I'm going to be frank with you: I write about health and nutrition on a regular basis, but I have no idea what a calorie is. So I asked Samantha Rigoli, a registered dietician with Healthy to the Core in New York City, what the food stat everyone's so obsessed with actually means.
The answer is confusing—but also kind of fascinating.
As it turns out, calories aren't exclusive to the food world (!!!)—they're units of energy in chemistry and physics. But when we're talking about what you eat, we're actually talking about kilocalories (1 kilocalorie = 1,000 true ~science~ calories, but we just call kilocalories "calories" because it's easier).
The number of kilocalories in any given food can be determined by placing that food in water and measuring the water temperature at the item's burning point. One kcal = the energy required to heat a kilogram of water by one degree Celsius. So if you were to actually do the math yourself (lol but y tho), you could figure out the amount of energy in that particular food.
When did calories become a thing?
Apparently the word "calorie" came from a French physicist who first used it in the 19th century. By the 1890s, a dude named Wilbur O. Atwater had started looking into the calorie content of different foods and researching how the cals you eat relate to how much you weigh.
It didn't take too long for a weight-loss book to come out after that: In 1918, a woman named Lulu Hunt Peters published Diet and Health on calorie counting.
Why do calories matter for weight loss?
You probably already know this, but Rigoli says that calorie counting is most useful for comparing the relative value of particular foods—a fast-food burger versus a fast-food salad, for example—and for giving you a rough idea of how much food you should eat on a daily basis. What you probably don't know: losing weight isn't always as simple as keeping tabs on your calorie intake.
"If you are consuming more calories than you can burn, they get stored in your body and create weight gain," says Rigoli. "But if you are consuming just the right number or even a little less, you typically will lose weight." BUT. It doesn't work for everyone since the calories-in-calories-out approach to weight loss doesn't account for your specific resting metabolic rate (how much you burn when you're not doing a damn thing) and the number of calories your body uses to function.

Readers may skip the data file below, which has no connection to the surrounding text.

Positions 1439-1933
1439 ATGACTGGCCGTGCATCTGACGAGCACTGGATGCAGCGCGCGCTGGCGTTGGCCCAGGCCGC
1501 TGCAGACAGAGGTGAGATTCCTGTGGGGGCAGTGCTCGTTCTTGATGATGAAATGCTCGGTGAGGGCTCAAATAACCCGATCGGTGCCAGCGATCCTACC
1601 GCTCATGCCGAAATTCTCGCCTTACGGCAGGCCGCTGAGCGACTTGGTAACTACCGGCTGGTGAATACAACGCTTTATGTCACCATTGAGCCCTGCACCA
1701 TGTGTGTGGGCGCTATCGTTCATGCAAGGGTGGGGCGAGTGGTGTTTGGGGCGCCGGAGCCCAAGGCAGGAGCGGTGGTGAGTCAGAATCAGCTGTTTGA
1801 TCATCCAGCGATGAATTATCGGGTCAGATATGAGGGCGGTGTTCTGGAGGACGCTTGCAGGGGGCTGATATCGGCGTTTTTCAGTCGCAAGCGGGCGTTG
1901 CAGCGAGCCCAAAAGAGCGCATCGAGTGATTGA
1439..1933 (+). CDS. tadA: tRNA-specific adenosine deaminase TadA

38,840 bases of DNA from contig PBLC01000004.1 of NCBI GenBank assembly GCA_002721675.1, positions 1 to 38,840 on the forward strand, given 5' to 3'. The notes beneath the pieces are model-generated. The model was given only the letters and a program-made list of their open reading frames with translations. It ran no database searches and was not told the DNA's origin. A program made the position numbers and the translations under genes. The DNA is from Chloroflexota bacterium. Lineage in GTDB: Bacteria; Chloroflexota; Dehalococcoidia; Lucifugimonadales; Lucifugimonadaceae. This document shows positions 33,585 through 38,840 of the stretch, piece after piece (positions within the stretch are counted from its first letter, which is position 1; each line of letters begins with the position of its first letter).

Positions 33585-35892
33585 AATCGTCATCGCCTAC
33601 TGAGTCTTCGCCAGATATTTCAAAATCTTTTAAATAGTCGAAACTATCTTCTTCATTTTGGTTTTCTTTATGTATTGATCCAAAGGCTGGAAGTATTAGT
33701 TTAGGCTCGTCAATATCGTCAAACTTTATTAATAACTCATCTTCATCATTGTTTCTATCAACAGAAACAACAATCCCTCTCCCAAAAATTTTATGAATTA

How many calories should you eat?
The recommended amount changes based on your gender, your age, and your activity level. Rigoli explains that these are still guesstimates since your target calorie count varies based on bone density, height, weight, resting metabolic rate, and other factors. Public Health England recently released new guidance on how many calories we should be aiming to eat at breakfast, lunch and dinner, and there are also calorie calculators that exist online. But the most accurate way to figure out your needs would be to consult a doctor.
Where should you be getting most of your calories?
There's not a hard-and-fast answer to this question, but Rigoli suggests a flexible 40-30-30 percent split between carbohydrates, proteins, and fats—with the caveat that these number can and should vary a bit, depending on the person and their lifestyle. An athlete might do best with 65 percent carbs, for example; another person might require something closer to 10 percent fat. If you're concerned about how to break down your caloric intake, consult a dietician.
What do most people get wrong about calories?
Because the concept of a calorie is confusing and abstract, there are tons of myths and misconceptions about them. Some of the biggies:
You have to count calories to lose weight
While the strategy is useful for some people, others are able to use mindful eating, exercise, and other tactics to drop pounds.
3,500 calories = one pound
A lot of people rely on that equation to track their weight loss, says Rigoli, but "it's not perfect science."
"A calorie is a calorie."
Many people will see 100 calories plastered across a serving-sized pack of Oreos or light yogurt and swap it for, say, 100 calories of broccoli or whole-milk yogurt. Don't! Diet foods are typically infused with chemicals and fillers, which means you're getting way less in terms of actual nutrition.
"Your body knows what to do with 100 calories of broccoli or real yogurt," says Rigoli. It doesn't know what to do with the caloric equivalent of artificial sweeteners and dyes.
This article originally appeared on WomensHealthMag.com. Minor edits have been made by the Cosmo.ph editors.